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The Issues of Sex (Clean Article)

Updated: Feb 24

Two persons relaxing  beside a swimming pole

(For more on the subject, click here)


2023 Note: Remember, even I, may be wrong. I never claimed omniscience. After realizing I was practicing sexual transmutation for the sake of Philosocom, I officially renounce my claims as asexual.



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The Drive to Reproduce


As much as we are social beings, we are also sexual beings. Even those who are more solitary than social are not necessarily asexual. This is because it is more imperative for biological beings to have children than it is to communicate with others. It is a biological imperative to reproduce, but not communicate. While communication is important, it is not essential for survival as procreation is. Especially social communication. Having children, on the other hand, is essential for the survival of the species. Those who do not reproduce enough, or at all, risk putting their lineage at jeopardy.


Some people believe that having children is mandated by the heavens or that it is an essential part of adulthood. Regarding the "mandated by the heavens" belief, it is evident. Others may feel pressure from their parents or other family members to have children. That is even though they decide to have children is a personal one. When it comes to gender, women are often more stressed about having children than men. This is because women are the ones who carry and give birth to children. Some may even, you know, secure themselves a man just to get pregnant.


Some people believe that women's reproductive systems are only meant to be used for reproduction. They argue that women should not have the choice to have an abortion or to use birth control. I disagree with this view. I believe that women have the right to choose what happens to their own bodies. Their wombs are their property, and they should be able to do with them as they please.


Controversies


There is something very conflicting about sex when it comes to humanity. Due to the dominance of the three Abrahamic religions, homosexuality is seen as something morally wrong in the eyes of many. Are LGBTQ people not legitimate in their endeavor to live and to be accepted like anyone else?


Whatever your thoughts on the matter may be, it is very logical to assume that we cannot learn how to be attracted to something we are not attracted to in the first place. This could entail that sexuality is innate, rather than learned, even if it develops later in life.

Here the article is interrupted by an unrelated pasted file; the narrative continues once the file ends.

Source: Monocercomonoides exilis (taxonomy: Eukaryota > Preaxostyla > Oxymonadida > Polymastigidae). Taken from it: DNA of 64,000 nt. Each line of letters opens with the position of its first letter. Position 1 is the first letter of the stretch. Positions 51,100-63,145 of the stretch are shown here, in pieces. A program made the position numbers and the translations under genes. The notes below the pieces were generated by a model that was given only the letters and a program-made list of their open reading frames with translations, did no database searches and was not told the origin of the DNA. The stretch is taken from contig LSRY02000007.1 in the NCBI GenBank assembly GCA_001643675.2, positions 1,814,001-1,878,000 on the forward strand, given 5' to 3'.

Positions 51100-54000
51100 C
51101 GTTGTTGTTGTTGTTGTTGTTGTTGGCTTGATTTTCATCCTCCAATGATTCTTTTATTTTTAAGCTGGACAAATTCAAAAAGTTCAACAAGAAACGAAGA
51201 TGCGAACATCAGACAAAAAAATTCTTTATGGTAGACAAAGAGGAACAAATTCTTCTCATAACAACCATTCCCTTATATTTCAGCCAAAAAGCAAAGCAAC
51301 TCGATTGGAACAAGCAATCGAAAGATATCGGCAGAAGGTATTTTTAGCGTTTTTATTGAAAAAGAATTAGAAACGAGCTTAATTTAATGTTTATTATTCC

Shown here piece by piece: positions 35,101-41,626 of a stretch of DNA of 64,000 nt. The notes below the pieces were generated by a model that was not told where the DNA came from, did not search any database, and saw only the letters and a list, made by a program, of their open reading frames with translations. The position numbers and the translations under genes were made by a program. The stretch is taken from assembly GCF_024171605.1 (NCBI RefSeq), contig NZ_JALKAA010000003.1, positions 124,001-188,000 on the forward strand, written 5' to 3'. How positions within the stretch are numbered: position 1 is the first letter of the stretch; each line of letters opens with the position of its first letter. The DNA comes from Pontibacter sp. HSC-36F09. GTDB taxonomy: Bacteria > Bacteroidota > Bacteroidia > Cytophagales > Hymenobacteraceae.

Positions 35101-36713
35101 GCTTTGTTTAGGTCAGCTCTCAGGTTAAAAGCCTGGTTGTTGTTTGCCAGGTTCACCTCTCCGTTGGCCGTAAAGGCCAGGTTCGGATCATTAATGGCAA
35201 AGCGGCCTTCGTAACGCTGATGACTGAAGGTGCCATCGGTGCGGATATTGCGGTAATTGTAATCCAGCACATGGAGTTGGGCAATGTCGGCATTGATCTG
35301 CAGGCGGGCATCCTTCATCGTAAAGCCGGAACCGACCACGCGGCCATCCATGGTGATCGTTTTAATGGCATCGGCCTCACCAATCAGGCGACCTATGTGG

Here are some additional thoughts on the matter:

If I were to show you a car and force you to be sexually attracted to it, chances are you would not be successful. There are people who are attracted to cars and other machinery, known as mechanophilia. But, according to the reasoning I found, it isn't necessarily a choice one can change like any other preference. Whether a disorder or not is an issue that can be compared to autism. As some autists may claim that being on the spectrum isn't a disorder but simply a neurological diversity. That is the reasoning I'm talking about, applicable to unorthodox sexual orientations. Due to lack of normalcy in this field I wouldn't mind being proven wrong. It's part of the job.


This is the whole idea behind LGBTQ people: Unless one is asexual, we are all attracted to something or someone, and it is not necessarily a conscious choice. Even if the source of our attraction cannot collaborate with us in the process of actual reproduction, the sexual attraction cannot be denied. It may be reduced due to a variety of reasons, but I failed finding sources that claim it can be lost permanently. You can try to repress it, but it is still a part of who you are. As such you can just become asexual.


The whole thing with same-sex attraction is ironic because it is not "natural," AKA, according to the biological imperative, to be attracted to someone who cannot bring offspring into the world. And yet, it exists. Does it make it a disorder or a disease? I argue that not, just like the desire of not having children is not a disorder or a disease. We either way do not have to have children if we do not want to. The choice itself, embedded uniquely in humans, is not a dysfunction when it is, you know, a natural feature of who we are. And r*** is not morally justified, just because procreation is imperative for the survival of our species.


In addition, some people are too unfit to have children, and you know that, I believe. They can be very poor and abusive parents and traumatize their children. Hence the idea of parenting licenses.


As such, the biological imperative does not comply every single human to procreate. For that matter, people who cannot procreate due to other reasons, such as permanent injuries in the reproductive system, can still have other reasons to live. After all, aside from their contributions to society, there are other biological imperatives in play, such as group forming. Would an excellent leader of an organization that does good for the world, be deemed irrelevant just because he or she might not have biological successors?